thanks for saying that. im an INFP and have felt suicidal at times. im better now. i channel that into the humanities. i want to help people who are worse off than me. i dont think i have depression. it just comes in waves or gets triggered in my subconscious from my past. but im happier now. its just really hard being the only p in my family and them not understanding my abstract thoughts. they just dont realize trying to make me a cookie cutter of what they want isnt beneficial to my emotional health. just cant wait till im out of the house and can follow my heart. 😀 2 more years!

    • emilie2332 said,

      Wow. This is exactly what I’ve been going through, too.

  8. Steven said,

    That happens to be exactly how I found this page.

  9. listermin said,

    Yes the main point of stress comes from having to earn a living. If money wasn’t an object most INFPs would be doing fine, working on the artistic projects they want.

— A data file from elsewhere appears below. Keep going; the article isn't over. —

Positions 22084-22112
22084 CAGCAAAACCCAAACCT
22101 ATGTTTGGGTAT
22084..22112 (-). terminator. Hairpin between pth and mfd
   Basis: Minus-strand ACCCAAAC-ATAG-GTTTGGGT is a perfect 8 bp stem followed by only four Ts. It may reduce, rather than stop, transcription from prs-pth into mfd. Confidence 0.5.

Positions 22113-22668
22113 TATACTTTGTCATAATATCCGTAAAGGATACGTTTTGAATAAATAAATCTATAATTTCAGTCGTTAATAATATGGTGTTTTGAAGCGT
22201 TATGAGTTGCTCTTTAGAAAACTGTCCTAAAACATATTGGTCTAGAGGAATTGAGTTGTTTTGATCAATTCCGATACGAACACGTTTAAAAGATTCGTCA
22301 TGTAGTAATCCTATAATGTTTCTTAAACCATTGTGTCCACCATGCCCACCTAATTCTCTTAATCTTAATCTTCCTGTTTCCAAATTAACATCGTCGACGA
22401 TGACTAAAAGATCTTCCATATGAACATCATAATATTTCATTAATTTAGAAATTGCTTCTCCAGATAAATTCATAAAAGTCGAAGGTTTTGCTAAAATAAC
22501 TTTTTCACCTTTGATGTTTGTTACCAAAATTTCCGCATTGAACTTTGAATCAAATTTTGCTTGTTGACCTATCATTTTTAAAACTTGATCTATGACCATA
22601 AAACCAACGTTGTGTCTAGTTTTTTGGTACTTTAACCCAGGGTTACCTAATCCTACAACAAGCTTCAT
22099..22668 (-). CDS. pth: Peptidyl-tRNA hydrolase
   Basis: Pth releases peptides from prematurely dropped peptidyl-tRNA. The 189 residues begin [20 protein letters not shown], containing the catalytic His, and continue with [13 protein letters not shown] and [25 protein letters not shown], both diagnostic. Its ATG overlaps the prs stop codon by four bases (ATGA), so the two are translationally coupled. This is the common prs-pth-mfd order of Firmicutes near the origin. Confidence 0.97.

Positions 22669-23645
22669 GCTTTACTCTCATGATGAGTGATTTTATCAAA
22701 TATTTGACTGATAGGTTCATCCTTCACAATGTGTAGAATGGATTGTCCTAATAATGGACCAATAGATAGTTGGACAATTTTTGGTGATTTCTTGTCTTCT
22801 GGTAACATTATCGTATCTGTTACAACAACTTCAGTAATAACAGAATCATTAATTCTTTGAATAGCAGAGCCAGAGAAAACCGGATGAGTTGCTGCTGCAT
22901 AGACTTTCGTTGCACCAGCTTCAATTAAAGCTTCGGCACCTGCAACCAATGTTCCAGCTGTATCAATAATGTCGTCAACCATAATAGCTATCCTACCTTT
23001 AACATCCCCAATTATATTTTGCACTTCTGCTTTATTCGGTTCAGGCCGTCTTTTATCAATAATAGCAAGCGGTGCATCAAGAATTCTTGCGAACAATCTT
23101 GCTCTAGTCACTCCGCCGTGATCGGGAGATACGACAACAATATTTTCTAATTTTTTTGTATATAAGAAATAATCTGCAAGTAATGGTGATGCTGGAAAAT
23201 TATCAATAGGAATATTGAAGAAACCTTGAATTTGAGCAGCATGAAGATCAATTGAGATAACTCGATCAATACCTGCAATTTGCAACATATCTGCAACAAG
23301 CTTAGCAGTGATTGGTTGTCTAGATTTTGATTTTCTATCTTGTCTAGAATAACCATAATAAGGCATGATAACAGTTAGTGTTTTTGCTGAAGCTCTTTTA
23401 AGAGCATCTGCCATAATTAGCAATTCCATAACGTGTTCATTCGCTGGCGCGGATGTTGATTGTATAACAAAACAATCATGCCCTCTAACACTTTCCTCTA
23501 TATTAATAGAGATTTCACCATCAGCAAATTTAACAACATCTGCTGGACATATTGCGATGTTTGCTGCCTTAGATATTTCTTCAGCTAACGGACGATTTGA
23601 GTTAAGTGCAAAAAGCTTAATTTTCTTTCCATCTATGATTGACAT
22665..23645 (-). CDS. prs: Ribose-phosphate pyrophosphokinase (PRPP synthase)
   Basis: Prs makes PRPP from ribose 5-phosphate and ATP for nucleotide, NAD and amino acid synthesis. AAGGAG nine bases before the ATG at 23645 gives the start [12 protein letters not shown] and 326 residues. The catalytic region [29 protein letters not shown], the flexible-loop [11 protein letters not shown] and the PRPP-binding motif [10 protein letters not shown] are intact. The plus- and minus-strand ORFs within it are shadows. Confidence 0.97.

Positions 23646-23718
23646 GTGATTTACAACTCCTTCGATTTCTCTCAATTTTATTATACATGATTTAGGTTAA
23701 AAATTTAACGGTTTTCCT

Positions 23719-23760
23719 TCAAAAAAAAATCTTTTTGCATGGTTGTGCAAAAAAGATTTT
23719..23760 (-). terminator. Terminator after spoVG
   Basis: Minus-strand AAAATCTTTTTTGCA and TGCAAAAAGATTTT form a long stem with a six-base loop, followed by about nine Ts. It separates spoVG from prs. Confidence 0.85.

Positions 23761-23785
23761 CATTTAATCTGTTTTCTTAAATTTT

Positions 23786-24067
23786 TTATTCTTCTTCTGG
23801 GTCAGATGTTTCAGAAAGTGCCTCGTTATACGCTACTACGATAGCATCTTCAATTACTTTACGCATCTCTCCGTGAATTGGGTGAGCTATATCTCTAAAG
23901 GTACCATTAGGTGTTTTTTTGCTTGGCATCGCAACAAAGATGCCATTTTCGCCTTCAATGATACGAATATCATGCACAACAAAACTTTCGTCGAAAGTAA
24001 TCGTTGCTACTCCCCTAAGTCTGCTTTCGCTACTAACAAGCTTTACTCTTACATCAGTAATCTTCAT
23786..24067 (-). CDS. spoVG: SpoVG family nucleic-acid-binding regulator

10. Grayson said,

    That’s exactly what I searched.. It makes me feel a little better to know I’m not the only one. But at the same time it sucks that so many people out there are unhappy :/

  11. emilie2332 said,

    Reblogged this on Not So Typical and commented:
    Again, this person writes exactly what I want to say. 🙂 Great post and really relevant for me.

  12. brian said,

    You are all beautiful and I love and appreciate every one of you 🙂 Go out in the world and shine just the way you are! Best regards an INFP

  13. Frédéric Cerfvol said,

    Because nothing is worth it. It’s not just thinking you’re out of place or about the little depressions following some hard times. It’s knowing that all you do and all you are serves no purpose at all. No one will remember you in a 100 years, let alone 10k, 100k years. We’re just anomalies waiting to go back to oblivion in the absence of a greater scheme and feeling scared and depressed about it.

  14. 10 Surprising Truths About INFPs - Psychology Junkie said,

    […] insights in a world that is chiefly composed of sensing types who can distrust Ne-possibilities. The INFP Idealist blogger states, “Probably for most INFPs, suicidal thoughts have something to do with other […]